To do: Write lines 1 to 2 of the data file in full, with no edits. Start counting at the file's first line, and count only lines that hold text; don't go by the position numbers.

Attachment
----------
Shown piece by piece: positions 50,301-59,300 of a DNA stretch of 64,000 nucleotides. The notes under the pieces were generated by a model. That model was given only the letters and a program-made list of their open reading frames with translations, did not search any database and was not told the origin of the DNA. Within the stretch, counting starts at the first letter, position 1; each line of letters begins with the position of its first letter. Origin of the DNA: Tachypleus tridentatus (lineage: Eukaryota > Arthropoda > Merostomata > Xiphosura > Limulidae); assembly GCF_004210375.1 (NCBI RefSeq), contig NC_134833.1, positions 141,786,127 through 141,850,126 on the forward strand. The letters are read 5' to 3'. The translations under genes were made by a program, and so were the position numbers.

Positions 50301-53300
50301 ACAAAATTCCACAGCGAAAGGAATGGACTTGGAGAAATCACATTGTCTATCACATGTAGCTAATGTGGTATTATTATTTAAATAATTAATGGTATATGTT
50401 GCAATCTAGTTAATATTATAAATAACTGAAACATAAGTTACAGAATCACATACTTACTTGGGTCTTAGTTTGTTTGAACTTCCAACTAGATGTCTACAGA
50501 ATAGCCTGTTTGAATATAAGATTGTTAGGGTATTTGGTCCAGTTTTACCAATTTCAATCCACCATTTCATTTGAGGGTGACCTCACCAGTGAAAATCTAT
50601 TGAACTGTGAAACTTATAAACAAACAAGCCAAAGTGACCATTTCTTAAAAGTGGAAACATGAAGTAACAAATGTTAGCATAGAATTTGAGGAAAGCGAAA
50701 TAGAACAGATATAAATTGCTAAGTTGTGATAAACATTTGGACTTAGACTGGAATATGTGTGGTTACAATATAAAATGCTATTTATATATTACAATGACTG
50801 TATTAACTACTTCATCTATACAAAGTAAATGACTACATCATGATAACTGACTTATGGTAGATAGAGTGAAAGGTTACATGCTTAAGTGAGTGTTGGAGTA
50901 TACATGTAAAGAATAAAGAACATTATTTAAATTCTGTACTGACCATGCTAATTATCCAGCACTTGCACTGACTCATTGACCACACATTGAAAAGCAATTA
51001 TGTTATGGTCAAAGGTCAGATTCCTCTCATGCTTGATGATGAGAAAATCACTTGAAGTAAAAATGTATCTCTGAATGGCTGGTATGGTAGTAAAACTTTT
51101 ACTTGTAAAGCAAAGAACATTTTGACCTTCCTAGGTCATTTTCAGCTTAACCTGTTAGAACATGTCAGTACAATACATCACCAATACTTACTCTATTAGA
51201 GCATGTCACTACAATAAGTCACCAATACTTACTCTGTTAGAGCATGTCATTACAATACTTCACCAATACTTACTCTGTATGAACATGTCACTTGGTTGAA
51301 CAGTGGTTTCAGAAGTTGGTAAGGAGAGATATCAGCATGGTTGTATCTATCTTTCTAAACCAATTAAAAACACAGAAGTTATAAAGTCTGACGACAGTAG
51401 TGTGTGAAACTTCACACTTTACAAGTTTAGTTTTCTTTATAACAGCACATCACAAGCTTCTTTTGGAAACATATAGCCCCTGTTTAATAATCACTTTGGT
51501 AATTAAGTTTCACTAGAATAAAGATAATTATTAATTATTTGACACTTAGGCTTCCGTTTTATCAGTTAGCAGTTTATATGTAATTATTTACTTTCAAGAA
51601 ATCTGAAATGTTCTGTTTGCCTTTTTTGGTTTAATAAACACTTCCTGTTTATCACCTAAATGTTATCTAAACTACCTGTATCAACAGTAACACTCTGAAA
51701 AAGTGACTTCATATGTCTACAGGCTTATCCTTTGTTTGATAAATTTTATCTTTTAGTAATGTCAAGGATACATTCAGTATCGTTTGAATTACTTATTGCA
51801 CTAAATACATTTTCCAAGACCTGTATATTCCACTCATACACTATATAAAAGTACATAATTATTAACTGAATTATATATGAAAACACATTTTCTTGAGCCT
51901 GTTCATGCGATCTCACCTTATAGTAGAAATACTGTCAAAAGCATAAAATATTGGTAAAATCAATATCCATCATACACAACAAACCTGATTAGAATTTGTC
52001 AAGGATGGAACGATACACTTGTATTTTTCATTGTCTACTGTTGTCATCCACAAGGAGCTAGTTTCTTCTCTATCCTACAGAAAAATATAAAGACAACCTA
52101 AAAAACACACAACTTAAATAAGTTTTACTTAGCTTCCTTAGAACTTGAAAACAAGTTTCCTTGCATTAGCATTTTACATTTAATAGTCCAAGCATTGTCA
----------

Shown piece by piece: positions 50,301-59,300 of a DNA stretch of 64,000 nucleotides. The notes under the pieces were generated by a model. That model was given only the letters and a program-made list of their open reading frames with translations, did not search any database and was not told the origin of the DNA. Within the stretch, counting starts at the first letter, position 1; each line of letters begins with the position of its first letter. Origin of the DNA: Tachypleus tridentatus (lineage: Eukaryota > Arthropoda > Merostomata > Xiphosura > Limulidae); assembly GCF_004210375.1 (NCBI RefSeq), contig NC_134833.1, positions 141,786,127 through 141,850,126 on the forward strand. The letters are read 5' to 3'. The translations under genes were made by a program, and so were the position numbers.

Positions 50301-53300